Discussion in 'Article Discussion' started by Garside, 3 Nov 2006.
The change only affects retail, not OEM, by the way.
Listening to the consumer again? Someone's been putting something in Redmond's coffee supply .
Good for Microsoft - a section of their customer base didn't like something and instead of just saying "oh, everyone else will be fine" they change it to suit. Huzzah!
Props to MS.
I'm suitably impressed with their stance on this. Perhaps now they will start listening to people that tell them its too damned expensive?
now they just need to fix ie7, that sucker got uninstalled an hour after i started using it
Good news to be honest - they're appreciating how many of their beta testers they would alienate by keeping that up, not to mention (I would imagine) many of their own programming staff.
I CALLED IT!!!
To quote Stephen Colbert: I CALLED IT! WOOOO!!
hell has frozen over.... or maybe MS are more human than i thought.
Sadly part of me was hoping Macro$loth would mess this up and drive people to Linux, But to MicroSoft for fixing this.
Well this new makes me actually consider getting Vista now. I'm on the fence still, and will probably wait to see the fallout from Vista. Ah nevermind, I'll buy it the second its on the shelves of Fry's!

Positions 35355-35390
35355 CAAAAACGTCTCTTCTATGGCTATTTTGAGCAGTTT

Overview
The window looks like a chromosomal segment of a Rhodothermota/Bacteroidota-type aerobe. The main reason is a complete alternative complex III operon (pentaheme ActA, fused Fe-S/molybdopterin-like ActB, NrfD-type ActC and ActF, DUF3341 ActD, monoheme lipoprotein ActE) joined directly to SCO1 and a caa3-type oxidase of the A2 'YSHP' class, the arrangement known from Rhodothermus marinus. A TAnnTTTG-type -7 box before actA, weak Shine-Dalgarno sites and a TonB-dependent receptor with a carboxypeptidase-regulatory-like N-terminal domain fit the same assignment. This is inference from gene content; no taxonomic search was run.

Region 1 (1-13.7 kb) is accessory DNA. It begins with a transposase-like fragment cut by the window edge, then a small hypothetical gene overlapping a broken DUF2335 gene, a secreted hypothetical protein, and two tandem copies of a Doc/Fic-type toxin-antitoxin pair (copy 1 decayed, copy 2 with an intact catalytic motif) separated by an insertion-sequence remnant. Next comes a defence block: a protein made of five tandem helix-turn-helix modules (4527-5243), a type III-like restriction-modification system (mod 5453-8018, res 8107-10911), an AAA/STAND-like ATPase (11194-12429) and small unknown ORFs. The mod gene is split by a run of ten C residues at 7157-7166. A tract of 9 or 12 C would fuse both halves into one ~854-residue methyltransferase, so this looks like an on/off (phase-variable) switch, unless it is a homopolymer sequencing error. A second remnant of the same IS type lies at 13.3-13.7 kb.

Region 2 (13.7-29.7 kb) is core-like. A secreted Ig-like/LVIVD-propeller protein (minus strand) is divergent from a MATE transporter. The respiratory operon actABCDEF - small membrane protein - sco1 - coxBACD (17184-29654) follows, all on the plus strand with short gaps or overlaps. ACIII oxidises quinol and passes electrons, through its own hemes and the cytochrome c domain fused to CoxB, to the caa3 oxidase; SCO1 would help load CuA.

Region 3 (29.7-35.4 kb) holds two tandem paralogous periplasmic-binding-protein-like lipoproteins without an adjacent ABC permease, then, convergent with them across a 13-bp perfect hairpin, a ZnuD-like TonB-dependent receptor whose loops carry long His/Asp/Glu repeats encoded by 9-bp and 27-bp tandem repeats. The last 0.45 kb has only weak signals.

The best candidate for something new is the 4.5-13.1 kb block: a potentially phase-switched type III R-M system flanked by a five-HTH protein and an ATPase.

I know I'm being really cynical here, but I'm very sure they're only doing this to preserve their image. Everyone knows a geek... that pale kid they go to when their computer breaks. Microsoft has been irritating us for who knows how long, and now that Linux is approaching a point where it's usable for your average joe to get his email and porn fox, not to mention Apple , we're starting to recommend that people just dump Windows.
The problem I see here is that, presumably, you're going to need to deactivate in order to transfer the install, just like Photoshop, even iTunes (at least for the store, though it's not strictly necessary). What's our first suggestion when something goes wrong? Reinstall Windows. You usually get that suggestion after something's gone wrong to the point where you can't boot, much less deactivate first. If they handle it properly in the sense of activating it in one place will automatically deactivate the other copy, it's not a huge problem, but I doubt that'll be the case.
I mean, props to MS for doing this, but I really think that it's them still trying to save face from the people who are giving out all the computer advice. And it sure seems to be working. Start off with all of the draconian unfriendliness and then lift restrictions a bit for PR... they'd have received just as much flak if they'd started here, which is probably what they'd have planned. In any case, I'll keep on recommending Macs.
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